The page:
Testing It Up

Hormone Treatment May Increase Risk of Lung Cancer

A study presented at the annual meeting of the American Society of Clinical Oncology in Orlando, Florida, indicate that hormone therapy taken by women as treatment for the effects of menopause can increase the risk of lung cancer.

The lead author for the study is Dr. Rowan Chlebowski of the Harbor-UCLA Medical Center, who was quoted saying that women should not use combined hormone therapy and tobacco at the same time. The data should reportedly serve as a warning for women who continue to take hormones to stop smoking. Dr. Chlebowski also said that for every one hundred women who both underwent hormone therapy and smoked, one avoidable lung cancer death occurred over eight years.

placeboThe data analyzed for the study was from Women’s Health Initiative. Women in the study either took Prempo, a drug which combined estrogen and progestin, or a placebo. The study, however, was discontinued in 2002 due to the fact that it was discovered that the therapy increased the risk for developing breast cancer.

The new study focused on analyzing the occurrence of lung cancer during the five and a half years that the group was either undergoing therapy or taking a placebo until more than two years after.

Occurrence of lung cancer among the estimated 8,000 women who underwent hormone therapy was at 96 cases of non-small cell lung cancer, which is the most common type of lung cancer. When compared to the 72 cases that occurred among the women who took placebo, the difference in number was not deemed as significant.

Looking at the number of deaths due to lung cancer, however, there were 67 deaths among hormone users as opposed to 39 deaths among those who were only given placebo, which is statistically significant.

The Chief Medical Officer of the American Cancer Society, Dr. Otis Brawley, reportedly said, though, that due to the fact that there was only a significant difference between the number of deaths and not the number of cases, he was not convinced that the results were not due to chance.

Florida Health Screening

May 31, 2009 at 6:28 am Comment (1)

World No Tobacco Day: A Reminder to Smokers and Non-Smokers Alike

May 31st marks World No Tobacco Day, where an effort is made towards stressing the adverse effects of tobacco use to the health of people worldwide. On this day, people are enjoined to either spread the word about the ill effects of tobacco or, for those who are smokers, try to stay away from smoking at least for a day. This year, the commemoration focuses on warnings placed on tobacco products and the need for the inclusion of more graphic warnings on packages.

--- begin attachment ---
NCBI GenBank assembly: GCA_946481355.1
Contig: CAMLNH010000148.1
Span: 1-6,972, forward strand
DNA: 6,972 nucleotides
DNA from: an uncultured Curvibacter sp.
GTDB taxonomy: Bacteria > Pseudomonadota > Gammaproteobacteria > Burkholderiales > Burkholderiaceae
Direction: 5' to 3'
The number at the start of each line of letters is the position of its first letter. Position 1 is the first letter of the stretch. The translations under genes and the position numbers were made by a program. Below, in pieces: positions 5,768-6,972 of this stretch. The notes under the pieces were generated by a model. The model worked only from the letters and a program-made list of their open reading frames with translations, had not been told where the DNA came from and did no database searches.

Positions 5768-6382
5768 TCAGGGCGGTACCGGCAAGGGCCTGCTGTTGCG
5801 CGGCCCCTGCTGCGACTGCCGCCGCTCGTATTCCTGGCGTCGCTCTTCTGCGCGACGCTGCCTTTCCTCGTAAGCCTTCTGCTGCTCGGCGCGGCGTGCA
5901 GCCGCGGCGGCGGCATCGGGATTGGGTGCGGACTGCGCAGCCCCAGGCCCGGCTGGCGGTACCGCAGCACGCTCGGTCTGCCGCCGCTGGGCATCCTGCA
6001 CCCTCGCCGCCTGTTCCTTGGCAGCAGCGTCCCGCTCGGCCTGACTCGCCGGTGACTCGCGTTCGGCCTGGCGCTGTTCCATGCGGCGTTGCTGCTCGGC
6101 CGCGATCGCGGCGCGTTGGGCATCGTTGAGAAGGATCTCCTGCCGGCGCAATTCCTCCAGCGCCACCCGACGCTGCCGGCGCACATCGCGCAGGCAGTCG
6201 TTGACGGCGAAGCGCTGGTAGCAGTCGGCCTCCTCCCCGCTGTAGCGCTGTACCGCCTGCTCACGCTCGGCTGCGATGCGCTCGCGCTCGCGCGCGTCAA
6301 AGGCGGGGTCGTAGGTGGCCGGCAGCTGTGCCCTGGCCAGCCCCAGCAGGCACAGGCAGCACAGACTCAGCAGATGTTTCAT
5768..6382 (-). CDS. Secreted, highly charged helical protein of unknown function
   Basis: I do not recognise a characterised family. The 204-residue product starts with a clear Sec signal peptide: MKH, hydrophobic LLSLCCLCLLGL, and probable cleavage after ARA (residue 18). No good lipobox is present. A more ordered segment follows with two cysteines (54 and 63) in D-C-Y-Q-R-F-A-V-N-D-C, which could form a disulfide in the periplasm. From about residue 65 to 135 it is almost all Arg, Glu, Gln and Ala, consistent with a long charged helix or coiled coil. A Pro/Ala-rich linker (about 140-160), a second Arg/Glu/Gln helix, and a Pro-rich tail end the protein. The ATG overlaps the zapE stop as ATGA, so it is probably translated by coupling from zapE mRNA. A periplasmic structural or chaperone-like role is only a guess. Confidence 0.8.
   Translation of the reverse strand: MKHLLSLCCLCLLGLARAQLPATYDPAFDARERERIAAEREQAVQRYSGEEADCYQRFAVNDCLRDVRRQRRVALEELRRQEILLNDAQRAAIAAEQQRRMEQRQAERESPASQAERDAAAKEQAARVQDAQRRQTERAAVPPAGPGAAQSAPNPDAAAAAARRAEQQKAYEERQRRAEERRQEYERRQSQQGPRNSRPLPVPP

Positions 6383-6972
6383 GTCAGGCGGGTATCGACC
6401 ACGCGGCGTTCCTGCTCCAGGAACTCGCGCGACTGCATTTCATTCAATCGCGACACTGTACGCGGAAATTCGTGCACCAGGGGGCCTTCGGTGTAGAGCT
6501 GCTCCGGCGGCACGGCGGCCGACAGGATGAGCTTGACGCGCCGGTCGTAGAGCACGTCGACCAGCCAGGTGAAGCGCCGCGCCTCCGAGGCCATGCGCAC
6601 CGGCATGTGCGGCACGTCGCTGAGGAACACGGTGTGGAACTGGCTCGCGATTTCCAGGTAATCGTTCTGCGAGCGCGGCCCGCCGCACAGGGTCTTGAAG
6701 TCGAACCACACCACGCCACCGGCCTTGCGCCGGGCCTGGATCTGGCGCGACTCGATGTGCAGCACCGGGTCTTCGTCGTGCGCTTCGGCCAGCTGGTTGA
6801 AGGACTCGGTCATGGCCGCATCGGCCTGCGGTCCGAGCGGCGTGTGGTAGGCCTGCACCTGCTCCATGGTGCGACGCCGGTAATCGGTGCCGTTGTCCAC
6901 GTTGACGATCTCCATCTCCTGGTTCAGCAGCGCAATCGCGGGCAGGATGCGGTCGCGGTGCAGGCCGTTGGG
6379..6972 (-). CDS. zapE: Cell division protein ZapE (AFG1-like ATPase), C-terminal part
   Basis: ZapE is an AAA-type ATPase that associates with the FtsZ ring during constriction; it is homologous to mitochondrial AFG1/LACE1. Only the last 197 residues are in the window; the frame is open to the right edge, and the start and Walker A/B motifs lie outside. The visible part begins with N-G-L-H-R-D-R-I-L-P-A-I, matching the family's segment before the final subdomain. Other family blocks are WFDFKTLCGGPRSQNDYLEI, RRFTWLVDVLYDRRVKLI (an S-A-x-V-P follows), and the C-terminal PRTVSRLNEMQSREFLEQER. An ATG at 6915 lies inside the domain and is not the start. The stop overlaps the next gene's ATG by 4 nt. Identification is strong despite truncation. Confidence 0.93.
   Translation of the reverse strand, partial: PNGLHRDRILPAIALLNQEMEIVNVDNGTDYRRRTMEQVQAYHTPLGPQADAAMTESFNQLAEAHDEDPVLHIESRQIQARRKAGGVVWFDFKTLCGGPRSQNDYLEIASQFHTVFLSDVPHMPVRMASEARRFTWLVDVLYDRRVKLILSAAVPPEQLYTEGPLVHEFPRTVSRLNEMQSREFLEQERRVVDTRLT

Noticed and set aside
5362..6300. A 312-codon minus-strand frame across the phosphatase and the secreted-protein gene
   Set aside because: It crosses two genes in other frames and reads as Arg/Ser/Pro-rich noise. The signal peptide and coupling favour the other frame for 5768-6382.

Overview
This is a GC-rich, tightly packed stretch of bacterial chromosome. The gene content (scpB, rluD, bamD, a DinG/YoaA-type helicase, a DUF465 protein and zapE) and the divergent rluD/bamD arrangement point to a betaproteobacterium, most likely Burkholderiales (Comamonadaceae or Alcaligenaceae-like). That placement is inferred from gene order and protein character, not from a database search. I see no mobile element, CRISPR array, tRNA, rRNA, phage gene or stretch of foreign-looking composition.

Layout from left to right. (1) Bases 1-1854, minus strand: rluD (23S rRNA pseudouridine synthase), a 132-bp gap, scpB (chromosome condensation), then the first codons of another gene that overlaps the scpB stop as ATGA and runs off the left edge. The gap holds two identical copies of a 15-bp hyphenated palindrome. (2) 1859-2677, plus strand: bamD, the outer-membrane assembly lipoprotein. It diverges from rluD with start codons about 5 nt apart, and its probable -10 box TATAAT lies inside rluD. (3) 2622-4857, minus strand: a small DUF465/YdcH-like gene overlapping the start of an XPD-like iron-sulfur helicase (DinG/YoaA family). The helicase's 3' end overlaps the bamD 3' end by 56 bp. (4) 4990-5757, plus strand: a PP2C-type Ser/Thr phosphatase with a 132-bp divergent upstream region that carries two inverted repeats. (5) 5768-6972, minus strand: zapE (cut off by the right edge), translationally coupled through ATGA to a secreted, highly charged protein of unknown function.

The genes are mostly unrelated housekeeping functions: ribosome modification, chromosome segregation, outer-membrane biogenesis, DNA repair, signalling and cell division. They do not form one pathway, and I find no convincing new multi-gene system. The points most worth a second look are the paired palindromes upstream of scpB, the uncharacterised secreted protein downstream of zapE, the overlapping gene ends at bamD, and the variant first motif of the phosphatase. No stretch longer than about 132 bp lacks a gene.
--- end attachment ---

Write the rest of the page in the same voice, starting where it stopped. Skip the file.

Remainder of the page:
cigaretteThe American Lung Association is encouraging citizens to write to their respective senators about the inclusion of graphic labels on tobacco products. A pending legislation before the US Senate, the Family Smoking Prevention and Tobacco Control Act, will empower the US Food and Drug Administration and give them control over the marketing, manufacture and sale of tobacco products. This means that the FDA will also have the authority to modify warning labels to make sure that these remain effective.

The World Health Organization also sees the need to graphic warnings on packages. The agency said that “cigarette packages should include images of sickness and suffering caused by tobacco, along with written warnings.”

Tobacco is known as the leading cause of preventable death, and is responsible for the death of more than 5 million people worldwide annually. In the US, it is responsible for the deaths of more than 392,000 Americans each year. It is also the only consumer product that is legal that “kills when used exactly as intended by the manufacturer.” Normally, it is the other way around.

The drive for more graphic warnings stems from the fact that warning pictures have been known to be successful at helping smokers quit or preventing others from getting hooked. This observation is as true in the US, as indicated on the American Lung Association’s website, as it is in other places in the world. The WHO revealed consistent findings in studies of similar campaigns conducted in Brazil, Canada, Singapore and Thailand.

May 31, 2009 at 5:11 am Comment (1)

Cocaine Addiction Drug Fails Clinical Trial

A drug that is being groomed as a possible treatment for cocaine addiction failed in mid-stage trials, sending the stocks of the drug’s manufacturer into a tailspin.

Catalyst Pharmaceuticals Partners Inc. began trading publicly in November 2006, reportedly raising $21 million in capital. The company’s selling point is the development of a drug with massive potential. The drug, CPP-109, is commonly called vigabatrin. It was developed in the 1970s for the treatment of epilepsy. In the 1980s, it was studied by researchers for the US government for possible application in the treatment of addiction as it causes the suppression of the response of the brain to striking increases in dopamine.